Why did Westchester voters throw out incumbent County Executive Andy Spano in favor of Republican challenger Rob Astorino by an impressive 58-42 margin?
Taxes no doubt ranked high as an issue. But it didn’t help that residents felt strong-armed into a controversial lawsuit settlement on low-income housing that cuts deeply into the county’s tradition of home rule on development issues -- or that Spano reacted to voter discontent by suggesting that critics of his housing plans were racist.
Announced in August, the settlement calls for the county over seven years to override local zoning and other rules to force the construction of at least 750 low-income housing units, most to be located in relatively affluent towns. The intent is to increase the number of poorer minorities living in these areas.
A federal judge had sided with plaintiffs’ complaints that the county had accepted federal funds but not lived up to its talk of combating purported “segregation” based on income. (In fact, affluent blacks and other minorities have long been welcome in many of these communities; as the Manhattan Institute’s Howard Husock points out, blacks are at most slightly underrepresented in towns like Scarsdale, Harrison and Pound Ridge compared with their overall presence in those towns’ typical income brackets.)
The Obama administration took credit for arm-twisting the county into going along: “This is historic, because we are going to hold people’s feet to the fire,” said Housing and Urban Development Deputy Secretary Ron Sims, who added: “It’s time to remove Zip codes as a factor in the quality of life in America.”
Read that last line again. To remove Zip codes “as a factor in the quality of life” in a nation -- so that 10455 (the South Bronx) and 91731 (El Monte, Calif.) have exactly the same implications for quality of life as 10021 (the Upper East Side) and 90210 (Beverly Hills) -- would require extreme ventures into social engineering.
Even Scandinavian social democracy hasn’t managed it: Cities like Stockholm and Copenhagen include both chic, desirable neighborhoods and neighborhoods that are neither.
What measures might be called for to remove Zip code as a quality-of-life factor differentiating crime-plagued Mount Vernon from calm Mamaroneck? Basically, the county agreed to force villages and towns to change zoning laws that implicitly discourage “affordable housing,” such as relatively cheap, dense development -- and perhaps to appropriate vacant property for the purpose.
Not surprisingly, Westchesterites reacted with alarm. Aside from the abridgment of home rule, a requirement to accept dense development would probably bring new costs (the introduction of water and sewer systems, school expansion), which would be unlikely to be offset by property-tax collections on the new developments. Planning to use a vacant parcel for new softball fields, or to preserve it as open space? Sorry: Using town property for purposes that residents favor could put the supervisors in violation of the settlement.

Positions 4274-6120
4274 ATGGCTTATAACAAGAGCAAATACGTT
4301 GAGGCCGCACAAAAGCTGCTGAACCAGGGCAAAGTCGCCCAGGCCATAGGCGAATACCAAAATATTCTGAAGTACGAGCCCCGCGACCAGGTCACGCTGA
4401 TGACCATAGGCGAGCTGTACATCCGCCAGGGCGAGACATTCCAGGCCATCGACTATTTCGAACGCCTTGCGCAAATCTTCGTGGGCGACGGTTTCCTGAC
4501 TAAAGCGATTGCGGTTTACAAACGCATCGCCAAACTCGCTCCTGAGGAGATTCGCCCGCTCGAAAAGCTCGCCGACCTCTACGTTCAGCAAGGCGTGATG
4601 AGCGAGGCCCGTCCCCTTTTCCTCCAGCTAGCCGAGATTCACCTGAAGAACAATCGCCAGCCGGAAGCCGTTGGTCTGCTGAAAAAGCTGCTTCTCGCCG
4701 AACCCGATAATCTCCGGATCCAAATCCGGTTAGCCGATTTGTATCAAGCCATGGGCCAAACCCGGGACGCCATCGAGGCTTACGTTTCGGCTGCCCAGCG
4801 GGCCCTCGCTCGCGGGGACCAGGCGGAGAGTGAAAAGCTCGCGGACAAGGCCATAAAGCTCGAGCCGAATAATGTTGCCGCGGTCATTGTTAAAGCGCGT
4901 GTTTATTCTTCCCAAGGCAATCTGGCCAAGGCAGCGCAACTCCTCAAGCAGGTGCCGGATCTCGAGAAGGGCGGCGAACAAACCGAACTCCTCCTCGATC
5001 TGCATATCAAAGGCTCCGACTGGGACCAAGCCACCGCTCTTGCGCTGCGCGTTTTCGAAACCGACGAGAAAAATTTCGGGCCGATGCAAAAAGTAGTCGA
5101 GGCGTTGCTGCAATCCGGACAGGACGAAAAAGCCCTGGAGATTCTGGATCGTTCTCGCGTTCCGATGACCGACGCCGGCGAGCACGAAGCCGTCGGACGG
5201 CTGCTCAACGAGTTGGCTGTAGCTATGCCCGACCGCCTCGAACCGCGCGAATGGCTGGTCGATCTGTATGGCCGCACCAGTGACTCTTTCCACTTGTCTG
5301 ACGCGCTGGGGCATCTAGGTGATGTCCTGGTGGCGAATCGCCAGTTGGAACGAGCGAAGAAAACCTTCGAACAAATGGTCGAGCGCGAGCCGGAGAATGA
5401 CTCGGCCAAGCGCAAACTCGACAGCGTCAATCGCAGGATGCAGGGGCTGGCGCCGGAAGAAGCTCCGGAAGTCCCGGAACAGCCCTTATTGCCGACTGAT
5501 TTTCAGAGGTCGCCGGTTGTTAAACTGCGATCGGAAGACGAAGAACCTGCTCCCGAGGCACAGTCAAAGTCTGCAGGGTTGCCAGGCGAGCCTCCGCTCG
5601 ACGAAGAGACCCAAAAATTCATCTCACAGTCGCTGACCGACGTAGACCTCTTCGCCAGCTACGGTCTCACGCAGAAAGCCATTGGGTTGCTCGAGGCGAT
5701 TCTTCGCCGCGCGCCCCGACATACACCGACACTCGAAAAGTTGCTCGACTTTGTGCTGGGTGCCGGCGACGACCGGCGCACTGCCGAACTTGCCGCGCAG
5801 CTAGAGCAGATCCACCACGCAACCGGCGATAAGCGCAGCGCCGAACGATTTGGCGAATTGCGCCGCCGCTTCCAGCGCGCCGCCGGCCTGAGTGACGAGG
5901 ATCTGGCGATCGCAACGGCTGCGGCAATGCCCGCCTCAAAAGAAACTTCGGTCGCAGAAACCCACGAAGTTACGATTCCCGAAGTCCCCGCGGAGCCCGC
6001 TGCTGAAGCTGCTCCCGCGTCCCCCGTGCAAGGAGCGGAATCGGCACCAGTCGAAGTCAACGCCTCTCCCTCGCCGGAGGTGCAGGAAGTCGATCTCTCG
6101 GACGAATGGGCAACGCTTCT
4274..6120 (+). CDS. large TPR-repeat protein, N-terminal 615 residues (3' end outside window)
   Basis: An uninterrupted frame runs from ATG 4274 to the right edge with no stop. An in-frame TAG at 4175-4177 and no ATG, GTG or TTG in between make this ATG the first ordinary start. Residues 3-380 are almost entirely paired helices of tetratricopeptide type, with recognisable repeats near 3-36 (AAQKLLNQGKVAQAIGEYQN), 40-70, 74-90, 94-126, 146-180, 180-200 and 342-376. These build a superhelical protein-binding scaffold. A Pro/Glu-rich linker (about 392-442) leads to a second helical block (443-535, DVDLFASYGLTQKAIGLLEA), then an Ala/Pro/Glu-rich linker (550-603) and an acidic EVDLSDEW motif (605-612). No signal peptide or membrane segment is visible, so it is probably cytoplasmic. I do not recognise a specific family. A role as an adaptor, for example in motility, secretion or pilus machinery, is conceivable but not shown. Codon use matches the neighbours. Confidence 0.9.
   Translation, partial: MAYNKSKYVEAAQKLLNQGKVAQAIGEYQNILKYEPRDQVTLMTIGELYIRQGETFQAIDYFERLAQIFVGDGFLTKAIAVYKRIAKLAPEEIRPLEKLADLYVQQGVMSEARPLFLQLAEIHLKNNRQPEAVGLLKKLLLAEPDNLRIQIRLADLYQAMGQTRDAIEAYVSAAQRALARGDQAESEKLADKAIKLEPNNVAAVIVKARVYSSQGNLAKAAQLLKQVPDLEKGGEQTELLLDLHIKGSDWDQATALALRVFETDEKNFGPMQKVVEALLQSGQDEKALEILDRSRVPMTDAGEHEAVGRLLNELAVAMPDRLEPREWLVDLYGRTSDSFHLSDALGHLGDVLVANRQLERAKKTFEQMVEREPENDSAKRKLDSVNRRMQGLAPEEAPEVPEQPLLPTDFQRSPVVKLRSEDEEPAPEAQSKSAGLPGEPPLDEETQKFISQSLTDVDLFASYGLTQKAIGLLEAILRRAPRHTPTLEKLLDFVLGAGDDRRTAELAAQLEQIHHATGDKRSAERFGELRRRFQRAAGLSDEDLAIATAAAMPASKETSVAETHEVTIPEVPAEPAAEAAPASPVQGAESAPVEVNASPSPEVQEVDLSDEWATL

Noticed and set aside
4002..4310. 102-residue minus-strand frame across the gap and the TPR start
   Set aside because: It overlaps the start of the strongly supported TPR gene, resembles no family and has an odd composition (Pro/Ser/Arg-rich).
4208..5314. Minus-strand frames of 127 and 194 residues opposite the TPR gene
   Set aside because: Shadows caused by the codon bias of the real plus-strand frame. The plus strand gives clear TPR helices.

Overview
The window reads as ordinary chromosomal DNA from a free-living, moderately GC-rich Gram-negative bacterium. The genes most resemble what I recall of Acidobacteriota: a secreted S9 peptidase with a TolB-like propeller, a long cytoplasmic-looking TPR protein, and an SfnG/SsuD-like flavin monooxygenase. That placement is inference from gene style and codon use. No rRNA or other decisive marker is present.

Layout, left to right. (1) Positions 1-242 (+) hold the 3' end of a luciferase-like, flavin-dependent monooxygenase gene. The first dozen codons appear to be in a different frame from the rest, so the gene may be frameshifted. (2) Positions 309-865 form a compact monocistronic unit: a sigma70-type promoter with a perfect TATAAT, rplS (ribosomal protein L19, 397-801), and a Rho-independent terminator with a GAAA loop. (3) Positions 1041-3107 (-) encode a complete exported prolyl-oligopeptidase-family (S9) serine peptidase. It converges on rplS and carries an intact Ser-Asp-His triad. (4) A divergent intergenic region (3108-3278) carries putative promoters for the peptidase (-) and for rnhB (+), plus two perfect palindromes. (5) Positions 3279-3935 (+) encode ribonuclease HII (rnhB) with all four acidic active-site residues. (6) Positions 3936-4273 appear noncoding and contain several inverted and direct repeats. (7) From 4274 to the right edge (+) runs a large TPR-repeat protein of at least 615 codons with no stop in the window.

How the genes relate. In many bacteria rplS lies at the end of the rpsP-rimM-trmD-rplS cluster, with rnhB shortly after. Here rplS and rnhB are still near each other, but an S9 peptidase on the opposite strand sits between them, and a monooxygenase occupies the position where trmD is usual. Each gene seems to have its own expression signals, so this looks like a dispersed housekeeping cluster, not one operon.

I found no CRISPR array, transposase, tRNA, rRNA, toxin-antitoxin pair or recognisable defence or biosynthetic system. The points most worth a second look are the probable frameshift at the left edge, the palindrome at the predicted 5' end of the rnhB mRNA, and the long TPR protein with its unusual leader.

Many voters wondered whether Spano, a Democrat, had in fact fought hard against going along -- or had caved too readily to what both sides agreed were unprecedented demands (including $10 million for the plaintiffs and their lawyers).
After all, the deal offered Spano certain political advantages, including relatively favorable press in both The New York Times and the local, reliably liberal Journal News, both of which applauded the settlement on their editorial pages.
Spano insisted that the county was yielding against its will. Yet he also used the quiet weeks leading up to Labor Day to steamroll the plan through a compliant board of county legislators. Astorino called for a slowdown to examine whether the county had really exhausted its options. Spano replied by playing the race card, saying delay would “make us a symbol of racism.”
The locals don’t like being talked to that way: Westchester is known for racial liberalism from way back, and voted for Barack Obama by a comfortable margin. Now Spano, despite a well-financed campaign and all the advantages of incumbency and union backing, is packing for his departure.
Astorino, just recently written off as a long shot, will be moving into his office. And officials of other local governments have a new reason to fight, not just go along meekly, when the social engineers and lawyers come knocking at their door.
This piece originally appeared in New York Post